Brexit and the uncertainty it’s bringing are at the forefront of pretty much everyone’s minds lately – but the good news for companies is that nothing is likely to change until December of 2020. So unless we face a worst-case scenario (like a no-deal Brexit), there is still plenty of time to think about how to prepare your business for Brexit.
And that’s what we’ve been doing at OpenSignal, where I’ve been the Director of People and Talent for almost a year now. We’re a company of 60 people globally with about 45 of those based in London while the rest are located outside of the UK.
We’re proud to be a diverse organisation: we have 26 nationalities in our team. Almost every other Opensignaler (as we like to call ourselves!) you meet is from a different country, and that’s just counting what’s on their passports, not how they might identify themselves.
|DISCLAIMER: The situation with Brexit continues to be unclear – the date was recently moved again, this time to Oct. 31, 2019. We know the impact on your recruitment efforts is immeasurable, and we hope we can help you navigate the uncertainty of this period. With some adjustments in dates and schedules, you’ll still find a solid ally in our Brexit content.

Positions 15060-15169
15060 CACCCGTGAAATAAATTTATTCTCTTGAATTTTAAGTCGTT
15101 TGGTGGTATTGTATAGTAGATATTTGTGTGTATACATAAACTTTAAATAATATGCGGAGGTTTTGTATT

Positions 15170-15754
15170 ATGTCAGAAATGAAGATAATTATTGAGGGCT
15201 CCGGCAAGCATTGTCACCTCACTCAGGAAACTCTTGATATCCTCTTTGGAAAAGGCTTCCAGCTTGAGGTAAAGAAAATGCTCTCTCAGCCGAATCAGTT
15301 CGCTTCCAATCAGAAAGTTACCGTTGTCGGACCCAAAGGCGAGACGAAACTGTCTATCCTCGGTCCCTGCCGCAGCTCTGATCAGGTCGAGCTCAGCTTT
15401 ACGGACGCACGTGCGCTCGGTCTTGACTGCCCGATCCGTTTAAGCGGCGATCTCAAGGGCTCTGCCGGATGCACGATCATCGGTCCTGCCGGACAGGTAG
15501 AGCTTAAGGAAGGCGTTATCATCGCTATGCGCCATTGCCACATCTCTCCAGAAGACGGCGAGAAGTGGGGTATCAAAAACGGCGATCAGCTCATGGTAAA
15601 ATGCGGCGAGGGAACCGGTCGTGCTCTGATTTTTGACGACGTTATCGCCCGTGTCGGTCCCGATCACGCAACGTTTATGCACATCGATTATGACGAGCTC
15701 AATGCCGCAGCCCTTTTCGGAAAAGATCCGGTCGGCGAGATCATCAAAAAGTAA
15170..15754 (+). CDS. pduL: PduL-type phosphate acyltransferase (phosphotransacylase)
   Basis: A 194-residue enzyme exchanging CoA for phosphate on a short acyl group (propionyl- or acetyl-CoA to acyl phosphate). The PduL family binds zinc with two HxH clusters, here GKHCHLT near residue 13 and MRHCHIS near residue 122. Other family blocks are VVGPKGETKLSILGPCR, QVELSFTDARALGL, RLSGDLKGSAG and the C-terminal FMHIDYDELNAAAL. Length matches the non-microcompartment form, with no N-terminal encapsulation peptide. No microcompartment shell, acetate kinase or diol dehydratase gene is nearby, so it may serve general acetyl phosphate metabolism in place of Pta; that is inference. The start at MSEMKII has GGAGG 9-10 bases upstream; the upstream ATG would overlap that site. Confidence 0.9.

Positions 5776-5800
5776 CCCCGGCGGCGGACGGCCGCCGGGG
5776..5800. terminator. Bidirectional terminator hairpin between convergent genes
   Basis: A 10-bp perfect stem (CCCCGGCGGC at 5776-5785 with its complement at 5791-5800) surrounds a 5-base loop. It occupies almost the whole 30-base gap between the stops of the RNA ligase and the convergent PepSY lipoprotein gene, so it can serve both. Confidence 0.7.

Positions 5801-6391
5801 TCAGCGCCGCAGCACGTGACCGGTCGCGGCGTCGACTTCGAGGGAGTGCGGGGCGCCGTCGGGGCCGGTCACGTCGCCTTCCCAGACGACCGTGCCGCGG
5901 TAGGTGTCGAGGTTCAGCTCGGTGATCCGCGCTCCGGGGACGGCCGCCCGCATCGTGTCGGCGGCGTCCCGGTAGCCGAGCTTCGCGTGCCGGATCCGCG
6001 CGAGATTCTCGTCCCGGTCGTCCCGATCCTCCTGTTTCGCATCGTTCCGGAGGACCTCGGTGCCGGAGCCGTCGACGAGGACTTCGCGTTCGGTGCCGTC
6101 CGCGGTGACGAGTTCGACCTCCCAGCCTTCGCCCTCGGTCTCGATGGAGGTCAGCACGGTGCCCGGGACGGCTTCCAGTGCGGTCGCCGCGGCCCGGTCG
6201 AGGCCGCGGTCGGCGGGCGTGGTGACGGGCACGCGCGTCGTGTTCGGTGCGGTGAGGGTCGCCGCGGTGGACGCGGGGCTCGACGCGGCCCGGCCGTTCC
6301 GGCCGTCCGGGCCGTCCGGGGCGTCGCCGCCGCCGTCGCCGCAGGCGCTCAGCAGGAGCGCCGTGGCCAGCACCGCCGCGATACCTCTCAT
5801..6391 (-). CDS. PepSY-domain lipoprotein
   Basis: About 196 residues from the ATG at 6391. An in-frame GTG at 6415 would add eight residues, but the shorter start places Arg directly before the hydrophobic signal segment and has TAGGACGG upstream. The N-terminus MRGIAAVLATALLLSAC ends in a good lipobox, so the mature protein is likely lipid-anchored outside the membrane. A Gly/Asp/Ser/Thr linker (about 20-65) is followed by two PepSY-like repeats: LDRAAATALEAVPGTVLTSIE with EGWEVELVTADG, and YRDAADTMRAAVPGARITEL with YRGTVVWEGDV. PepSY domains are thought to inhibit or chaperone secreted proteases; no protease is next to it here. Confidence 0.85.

Because of our overall diversity, and global nature of our business, Brexit will affect us. We’ve had two London-based Opensignalers decide they did not want to live in the UK anymore in the last year (but they continue to work for OpenSignal remotely). Then, in the last three months, we’ve had two employees relocate to the UK from mainland Europe specifically to work for us.
So we need to prepare to help all our Opensignalers feel secure, supported and more informed about their legal status and their options under Brexit. Here’s how to prepare your business for Brexit:
First things first: Right to work
Our CEO stood in front of the company and said, “We know that change is coming and whilst I can’t tell you exactly how Brexit will work out, I will offer you our commitment: OpenSignal is committed to to ensure we can continue to employ our Opensignalers irrespective of their nationality. We have worked incredibly hard to build this amazing team and we will do whatever we can to avoid any repercussion from Brexit getting in the way of that.”
So we put a plan in place and we shared it with the board.
The first step for me was to verify our team members’ right to work. And that involves having a valid passport but also, if they’re EU/EEA citizens, whether they’ve considered applying for a British passport. Also, I identified if they have a residency card and what additional steps they’ve taken to secure their residency in the UK.
I spoke with everyone in the company who does not have a British passport, which is over 50% of our UK workforce.